Byline: Joanna Ramey

WASHINGTON — Guess is staying on probation, as far as the Labor Department’s Trendsetters list is concerned.
The agency announced Friday that the firm’s shifting of much of its production to Mexico and other Latin American countries needed further investigation before Labor could decide whether Guess should be kept on the Trendsetters list or removed. The list, used by Labor as a key part of its anti-sweatshop crusade, carries names of retailers and manufacturers the agency deems have significant programs against sweatshop-made goods.
The probation, Labor said, will continue “until further notice.”
Guess, once touted by Labor officials for its contractor monitoring programs, fell out of grace with the agency last fall after UNITE, in an aggressive Guess organizing campaign, accused the company of using contractors that underpaid workers and Labor investigators turned up some violations at contractors. Labor announced at the end of November that Guess’s status on the Trendsetters list was being put on probation and would be reviewed in 60 days.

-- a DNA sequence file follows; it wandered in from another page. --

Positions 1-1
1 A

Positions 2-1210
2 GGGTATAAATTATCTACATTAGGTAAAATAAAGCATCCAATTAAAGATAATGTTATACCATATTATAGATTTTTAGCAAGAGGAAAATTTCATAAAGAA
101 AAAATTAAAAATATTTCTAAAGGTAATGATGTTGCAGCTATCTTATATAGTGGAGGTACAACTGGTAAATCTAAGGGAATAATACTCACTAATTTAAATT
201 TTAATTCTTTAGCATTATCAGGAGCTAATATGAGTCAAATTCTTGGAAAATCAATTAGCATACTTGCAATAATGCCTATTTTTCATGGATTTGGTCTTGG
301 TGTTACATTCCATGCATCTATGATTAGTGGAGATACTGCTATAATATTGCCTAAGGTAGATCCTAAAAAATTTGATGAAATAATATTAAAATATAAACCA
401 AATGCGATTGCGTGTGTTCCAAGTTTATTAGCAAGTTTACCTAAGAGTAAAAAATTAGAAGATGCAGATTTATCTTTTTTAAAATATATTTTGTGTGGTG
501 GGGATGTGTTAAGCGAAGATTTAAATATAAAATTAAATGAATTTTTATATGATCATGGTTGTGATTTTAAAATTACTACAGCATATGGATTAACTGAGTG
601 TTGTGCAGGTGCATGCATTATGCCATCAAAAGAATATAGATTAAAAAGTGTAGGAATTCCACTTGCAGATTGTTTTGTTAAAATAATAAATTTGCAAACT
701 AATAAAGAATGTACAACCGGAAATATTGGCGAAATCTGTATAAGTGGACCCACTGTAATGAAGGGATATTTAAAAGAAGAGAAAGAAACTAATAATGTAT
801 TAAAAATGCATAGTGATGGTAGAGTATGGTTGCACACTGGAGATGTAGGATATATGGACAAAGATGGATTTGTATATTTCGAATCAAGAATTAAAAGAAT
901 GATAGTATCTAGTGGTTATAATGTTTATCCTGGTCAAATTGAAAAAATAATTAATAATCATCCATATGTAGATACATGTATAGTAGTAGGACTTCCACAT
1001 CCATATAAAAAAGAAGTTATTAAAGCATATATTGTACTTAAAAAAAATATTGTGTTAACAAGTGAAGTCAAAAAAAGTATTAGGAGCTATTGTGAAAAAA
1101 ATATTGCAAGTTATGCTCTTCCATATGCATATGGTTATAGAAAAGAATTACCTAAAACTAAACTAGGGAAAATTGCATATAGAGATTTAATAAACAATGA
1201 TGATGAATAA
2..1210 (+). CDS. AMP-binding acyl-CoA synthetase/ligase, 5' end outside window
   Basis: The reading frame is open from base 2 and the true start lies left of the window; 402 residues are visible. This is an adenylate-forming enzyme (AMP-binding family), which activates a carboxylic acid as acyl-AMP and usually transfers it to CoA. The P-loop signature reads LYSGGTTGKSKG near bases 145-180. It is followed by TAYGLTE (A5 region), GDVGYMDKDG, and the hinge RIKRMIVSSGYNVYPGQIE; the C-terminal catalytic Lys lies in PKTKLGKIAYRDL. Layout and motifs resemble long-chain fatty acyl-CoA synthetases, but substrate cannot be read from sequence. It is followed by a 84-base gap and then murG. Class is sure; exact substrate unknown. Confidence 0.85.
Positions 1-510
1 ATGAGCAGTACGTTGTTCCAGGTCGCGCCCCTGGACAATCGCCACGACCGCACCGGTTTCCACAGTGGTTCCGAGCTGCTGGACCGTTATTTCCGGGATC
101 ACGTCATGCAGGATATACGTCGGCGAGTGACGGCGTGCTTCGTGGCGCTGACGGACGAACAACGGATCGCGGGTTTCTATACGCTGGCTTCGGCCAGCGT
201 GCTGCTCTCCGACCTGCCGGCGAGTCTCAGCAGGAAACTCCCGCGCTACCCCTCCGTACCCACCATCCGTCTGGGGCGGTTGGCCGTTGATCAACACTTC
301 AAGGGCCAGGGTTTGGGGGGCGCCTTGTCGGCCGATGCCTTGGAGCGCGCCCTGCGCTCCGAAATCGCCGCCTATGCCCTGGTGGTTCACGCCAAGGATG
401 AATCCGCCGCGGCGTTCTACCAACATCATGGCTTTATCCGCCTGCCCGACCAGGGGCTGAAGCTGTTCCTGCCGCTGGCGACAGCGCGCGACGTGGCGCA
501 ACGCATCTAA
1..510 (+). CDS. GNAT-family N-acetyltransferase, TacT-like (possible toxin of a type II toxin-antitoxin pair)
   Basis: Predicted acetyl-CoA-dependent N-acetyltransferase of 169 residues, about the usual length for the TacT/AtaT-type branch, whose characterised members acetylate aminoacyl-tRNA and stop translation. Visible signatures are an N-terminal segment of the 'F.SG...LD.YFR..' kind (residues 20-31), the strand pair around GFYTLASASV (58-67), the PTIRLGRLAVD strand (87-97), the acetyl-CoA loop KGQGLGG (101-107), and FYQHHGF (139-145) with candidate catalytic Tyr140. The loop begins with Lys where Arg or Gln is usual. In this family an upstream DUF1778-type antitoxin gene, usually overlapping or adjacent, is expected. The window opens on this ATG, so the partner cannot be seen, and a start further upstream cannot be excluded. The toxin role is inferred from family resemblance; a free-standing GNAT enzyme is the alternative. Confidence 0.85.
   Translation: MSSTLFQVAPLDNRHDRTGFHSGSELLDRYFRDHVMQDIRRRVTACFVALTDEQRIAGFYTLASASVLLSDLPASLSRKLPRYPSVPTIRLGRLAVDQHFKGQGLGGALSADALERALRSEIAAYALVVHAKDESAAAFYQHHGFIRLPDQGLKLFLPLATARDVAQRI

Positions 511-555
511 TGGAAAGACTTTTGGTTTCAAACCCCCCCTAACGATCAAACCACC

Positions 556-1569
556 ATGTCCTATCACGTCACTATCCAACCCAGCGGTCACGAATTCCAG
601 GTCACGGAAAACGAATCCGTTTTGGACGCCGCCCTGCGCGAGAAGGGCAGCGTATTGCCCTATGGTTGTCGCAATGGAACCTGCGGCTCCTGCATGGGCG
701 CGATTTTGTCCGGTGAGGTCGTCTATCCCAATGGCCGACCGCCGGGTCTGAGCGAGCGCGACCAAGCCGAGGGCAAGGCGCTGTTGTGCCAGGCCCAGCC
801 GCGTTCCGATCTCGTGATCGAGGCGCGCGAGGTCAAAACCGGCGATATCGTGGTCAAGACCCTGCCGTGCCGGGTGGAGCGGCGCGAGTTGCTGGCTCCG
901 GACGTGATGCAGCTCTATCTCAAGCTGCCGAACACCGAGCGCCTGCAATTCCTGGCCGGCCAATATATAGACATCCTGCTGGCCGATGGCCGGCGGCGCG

Guess officials, who have criticized Labor for bowing to union pressure, could not be reached for comment on the probationary extension.
“We just want more information about whether their reasons for moving have to do with complying with American law,” said Labor’s Wage and Hour Administrator Maria Echaveste, who has also asked for Guess to account for conditions at the foreign contractors where production has moved.
She said she isn’t criticizing a company’s right to relocate and acknowledged the significant trend for U.S. apparel companies to shift production abroad. “What gives us pause is if a company decides it’s too much trouble to comply with American law and deal with a union. That may make perfectly good business sense, but is that a Trendsetter?” asked Echaveste.